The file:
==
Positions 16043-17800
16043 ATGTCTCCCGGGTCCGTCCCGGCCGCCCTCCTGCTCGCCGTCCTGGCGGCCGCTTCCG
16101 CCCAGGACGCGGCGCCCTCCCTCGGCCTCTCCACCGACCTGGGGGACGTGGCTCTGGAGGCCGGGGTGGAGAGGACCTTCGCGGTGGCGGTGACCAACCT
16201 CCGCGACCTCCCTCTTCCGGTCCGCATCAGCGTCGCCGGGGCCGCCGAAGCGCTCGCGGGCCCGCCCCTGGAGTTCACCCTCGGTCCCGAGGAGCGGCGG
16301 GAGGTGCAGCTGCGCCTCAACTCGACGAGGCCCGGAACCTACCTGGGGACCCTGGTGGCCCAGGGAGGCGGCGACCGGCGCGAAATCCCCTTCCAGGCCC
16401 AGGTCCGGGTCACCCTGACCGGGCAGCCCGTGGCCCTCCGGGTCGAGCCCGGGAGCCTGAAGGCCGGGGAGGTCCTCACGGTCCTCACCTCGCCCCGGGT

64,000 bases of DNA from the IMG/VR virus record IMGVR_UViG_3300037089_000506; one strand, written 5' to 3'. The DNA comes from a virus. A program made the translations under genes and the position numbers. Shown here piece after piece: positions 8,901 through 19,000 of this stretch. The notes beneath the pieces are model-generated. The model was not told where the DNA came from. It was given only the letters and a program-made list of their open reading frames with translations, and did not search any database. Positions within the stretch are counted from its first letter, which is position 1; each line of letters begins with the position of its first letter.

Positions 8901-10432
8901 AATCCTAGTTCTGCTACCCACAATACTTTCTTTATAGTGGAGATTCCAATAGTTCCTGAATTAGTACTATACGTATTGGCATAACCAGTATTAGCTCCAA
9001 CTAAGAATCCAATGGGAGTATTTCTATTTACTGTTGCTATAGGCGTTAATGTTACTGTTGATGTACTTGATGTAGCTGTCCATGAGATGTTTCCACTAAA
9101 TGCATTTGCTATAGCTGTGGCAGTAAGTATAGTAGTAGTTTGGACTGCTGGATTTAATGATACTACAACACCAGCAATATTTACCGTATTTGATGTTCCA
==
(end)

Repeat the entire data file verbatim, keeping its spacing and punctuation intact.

Positions 16043-17800
16043 ATGTCTCCCGGGTCCGTCCCGGCCGCCCTCCTGCTCGCCGTCCTGGCGGCCGCTTCCG
16101 CCCAGGACGCGGCGCCCTCCCTCGGCCTCTCCACCGACCTGGGGGACGTGGCTCTGGAGGCCGGGGTGGAGAGGACCTTCGCGGTGGCGGTGACCAACCT
16201 CCGCGACCTCCCTCTTCCGGTCCGCATCAGCGTCGCCGGGGCCGCCGAAGCGCTCGCGGGCCCGCCCCTGGAGTTCACCCTCGGTCCCGAGGAGCGGCGG
16301 GAGGTGCAGCTGCGCCTCAACTCGACGAGGCCCGGAACCTACCTGGGGACCCTGGTGGCCCAGGGAGGCGGCGACCGGCGCGAAATCCCCTTCCAGGCCC
16401 AGGTCCGGGTCACCCTGACCGGGCAGCCCGTGGCCCTCCGGGTCGAGCCCGGGAGCCTGAAGGCCGGGGAGGTCCTCACGGTCCTCACCTCGCCCCGGGT

64,000 bases of DNA from the IMG/VR virus record IMGVR_UViG_3300037089_000506; one strand, written 5' to 3'. The DNA comes from a virus. A program made the translations under genes and the position numbers. Shown here piece after piece: positions 8,901 through 19,000 of this stretch. The notes beneath the pieces are model-generated. The model was not told where the DNA came from. It was given only the letters and a program-made list of their open reading frames with translations, and did not search any database. Positions within the stretch are counted from its first letter, which is position 1; each line of letters begins with the position of its first letter.

Positions 8901-10432
8901 AATCCTAGTTCTGCTACCCACAATACTTTCTTTATAGTGGAGATTCCAATAGTTCCTGAATTAGTACTATACGTATTGGCATAACCAGTATTAGCTCCAA
9001 CTAAGAATCCAATGGGAGTATTTCTATTTACTGTTGCTATAGGCGTTAATGTTACTGTTGATGTACTTGATGTAGCTGTCCATGAGATGTTTCCACTAAA
9101 TGCATTTGCTATAGCTGTGGCAGTAAGTATAGTAGTAGTTTGGACTGCTGGATTTAATGATACTACAACACCAGCAATATTTACCGTATTTGATGTTCCA